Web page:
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Visualising Threshold Concepts in Social Care through the Semiotic Lens of Inquiry Graphics: Developing Threshold Graphics

Research output: ThesisDoctoral Thesis

  • Denise Mac Giolla Ri
Publication date22/02/2023
Number of pages247
Awarding Institution
Award date22/02/2023
  • Lancaster University
<mark>Original language</mark>English


This study applied the recent concept of 'threshold graphics' (Lackovic, 2020) and developed it further in the context of professional social-care education. Threshold graphics are pictorial images selected and analysed by a learning community for critical and deep thinking about threshold concepts across disciplines (ibid.).
Many studies of threshold concepts (TCs) have followed the seminal work in this field by Meyer and Land (2003). However, there is a scarcity of studies that research the teaching of TCs in depth through pictorial images such as photographs, other than Lackovic (2020). This study addresses this gap, building on the concept of 'threshold graphics' (Lackovic, 2020): it develops a unique threshold graphics classification for the field of social care. The key novelty of the threshold graphics approach applied in this thesis is that it embeds inquiry graphics theory and method, based on semiotics (how signs of communication make meaning to learners).
An inquiry graphics analysis was applied, which is, in principle, a photo-elicitation method that integrates inquiry graphics. The method was applied to 45 participants, including students, graduates and educators at Irish higher education institutions, within the programme in social-care education. Four researcher-provided photographs and varying numbers of participant-provided images were analysed by the participants in semi-structured interviews at various locations across Ireland. Of the 45 people who participated, 27 educators taught various subjects on social-care programmes, including knowledge contributors or those who had researched and published in social care. Six students were currently in a level 7 or 8 social care programme, and 12 graduates had a level 7 or 8 social care qualification and were working in social care. NVivo™ software provided a platform for a mix of thematic and inquiry graphics analysis guided by the following research questions:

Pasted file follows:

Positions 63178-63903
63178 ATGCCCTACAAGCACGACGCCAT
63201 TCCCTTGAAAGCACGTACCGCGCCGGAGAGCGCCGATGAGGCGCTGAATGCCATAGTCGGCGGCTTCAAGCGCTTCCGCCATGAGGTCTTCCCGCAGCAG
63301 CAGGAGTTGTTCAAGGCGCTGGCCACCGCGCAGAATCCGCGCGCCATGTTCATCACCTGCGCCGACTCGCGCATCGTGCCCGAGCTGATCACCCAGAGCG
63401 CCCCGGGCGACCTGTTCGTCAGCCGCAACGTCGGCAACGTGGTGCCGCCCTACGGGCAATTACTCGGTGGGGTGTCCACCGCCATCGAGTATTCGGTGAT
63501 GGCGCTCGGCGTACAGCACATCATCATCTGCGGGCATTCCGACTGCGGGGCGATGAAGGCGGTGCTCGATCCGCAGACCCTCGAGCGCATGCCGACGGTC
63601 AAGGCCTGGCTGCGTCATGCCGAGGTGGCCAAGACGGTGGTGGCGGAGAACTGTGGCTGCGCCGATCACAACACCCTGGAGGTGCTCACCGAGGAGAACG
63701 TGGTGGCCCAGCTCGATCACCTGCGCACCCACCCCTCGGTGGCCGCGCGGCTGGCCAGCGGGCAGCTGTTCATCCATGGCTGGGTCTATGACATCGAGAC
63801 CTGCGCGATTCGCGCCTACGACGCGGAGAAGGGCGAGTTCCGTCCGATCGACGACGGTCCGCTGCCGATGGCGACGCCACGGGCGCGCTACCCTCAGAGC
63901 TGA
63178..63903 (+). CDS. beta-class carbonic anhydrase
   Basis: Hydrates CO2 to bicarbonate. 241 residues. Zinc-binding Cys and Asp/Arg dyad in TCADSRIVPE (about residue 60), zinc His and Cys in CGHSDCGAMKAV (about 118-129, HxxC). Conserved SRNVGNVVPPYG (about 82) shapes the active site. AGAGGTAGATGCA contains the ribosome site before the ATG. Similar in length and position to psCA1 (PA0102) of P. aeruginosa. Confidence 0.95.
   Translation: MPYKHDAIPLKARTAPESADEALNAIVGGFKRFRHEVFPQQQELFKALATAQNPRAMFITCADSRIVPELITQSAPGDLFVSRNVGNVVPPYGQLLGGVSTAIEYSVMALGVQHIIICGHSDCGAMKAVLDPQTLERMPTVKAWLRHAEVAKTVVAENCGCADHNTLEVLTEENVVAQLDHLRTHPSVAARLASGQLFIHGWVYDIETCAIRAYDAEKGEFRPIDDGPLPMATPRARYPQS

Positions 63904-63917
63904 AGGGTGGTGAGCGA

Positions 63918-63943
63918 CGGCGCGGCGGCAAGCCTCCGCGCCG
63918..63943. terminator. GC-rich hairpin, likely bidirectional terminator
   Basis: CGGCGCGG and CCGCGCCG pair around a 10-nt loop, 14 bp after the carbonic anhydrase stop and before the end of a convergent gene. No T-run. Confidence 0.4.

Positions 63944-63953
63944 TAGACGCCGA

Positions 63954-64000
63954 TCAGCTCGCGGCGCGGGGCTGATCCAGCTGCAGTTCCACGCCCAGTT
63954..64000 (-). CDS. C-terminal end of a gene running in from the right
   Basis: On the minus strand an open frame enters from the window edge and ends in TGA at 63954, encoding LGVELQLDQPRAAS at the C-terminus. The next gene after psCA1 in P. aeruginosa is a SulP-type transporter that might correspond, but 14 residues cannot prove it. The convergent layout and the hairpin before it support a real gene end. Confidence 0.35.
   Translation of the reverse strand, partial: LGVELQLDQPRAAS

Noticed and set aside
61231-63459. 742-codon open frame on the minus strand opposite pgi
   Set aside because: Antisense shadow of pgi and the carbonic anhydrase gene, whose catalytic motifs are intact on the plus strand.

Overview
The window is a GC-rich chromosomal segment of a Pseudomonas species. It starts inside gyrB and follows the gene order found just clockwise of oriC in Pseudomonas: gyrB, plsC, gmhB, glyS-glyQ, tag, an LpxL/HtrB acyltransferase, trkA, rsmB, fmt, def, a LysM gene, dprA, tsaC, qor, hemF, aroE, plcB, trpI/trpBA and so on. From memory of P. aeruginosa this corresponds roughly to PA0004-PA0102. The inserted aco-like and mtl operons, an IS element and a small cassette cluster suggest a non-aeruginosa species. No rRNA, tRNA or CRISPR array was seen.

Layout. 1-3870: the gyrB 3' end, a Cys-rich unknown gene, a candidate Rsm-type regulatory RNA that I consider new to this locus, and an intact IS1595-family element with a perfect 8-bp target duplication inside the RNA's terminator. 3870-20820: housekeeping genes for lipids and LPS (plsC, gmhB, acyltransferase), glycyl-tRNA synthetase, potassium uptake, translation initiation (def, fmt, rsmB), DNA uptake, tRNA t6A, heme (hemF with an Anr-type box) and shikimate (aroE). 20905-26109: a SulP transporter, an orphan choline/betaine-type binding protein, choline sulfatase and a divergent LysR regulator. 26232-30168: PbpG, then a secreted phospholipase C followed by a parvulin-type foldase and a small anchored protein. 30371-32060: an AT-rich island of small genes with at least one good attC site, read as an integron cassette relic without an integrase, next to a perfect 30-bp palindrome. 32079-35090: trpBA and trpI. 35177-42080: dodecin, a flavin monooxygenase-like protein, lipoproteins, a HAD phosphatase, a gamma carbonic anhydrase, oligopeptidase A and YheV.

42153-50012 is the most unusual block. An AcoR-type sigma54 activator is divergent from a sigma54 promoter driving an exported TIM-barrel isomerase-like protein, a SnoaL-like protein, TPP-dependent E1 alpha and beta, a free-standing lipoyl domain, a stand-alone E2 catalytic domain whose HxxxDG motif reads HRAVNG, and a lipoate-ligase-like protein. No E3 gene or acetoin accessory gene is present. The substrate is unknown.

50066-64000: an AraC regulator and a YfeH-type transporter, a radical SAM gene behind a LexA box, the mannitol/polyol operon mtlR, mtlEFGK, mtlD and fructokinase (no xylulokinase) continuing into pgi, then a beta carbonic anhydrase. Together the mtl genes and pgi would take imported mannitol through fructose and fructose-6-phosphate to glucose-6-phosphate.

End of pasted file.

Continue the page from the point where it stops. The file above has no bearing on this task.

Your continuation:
(1) What ‘threshold concepts (TCs)’ are identified within social care subjects, by three key user groups (lecturers (knowledge contributors), current students and graduates), via an ‘inquiry graphics’ photo-elicitation research method?
(2) How is an 'inquiry graphics’ (IG) & ‘threshold graphics' visual teaching method evaluated by lecturers, graduates and students with regard to learning ‘threshold concepts’ and overcoming ‘troublesome knowledge’?
(3) How is visual content related to the conceptual meaning of TCs when applying IG in both research methods and teaching contexts? What does that mean for teaching and learning threshold concepts with images (as an approach to threshold graphics)?
(4) What does this experience and method tell us about how we think about concepts and images?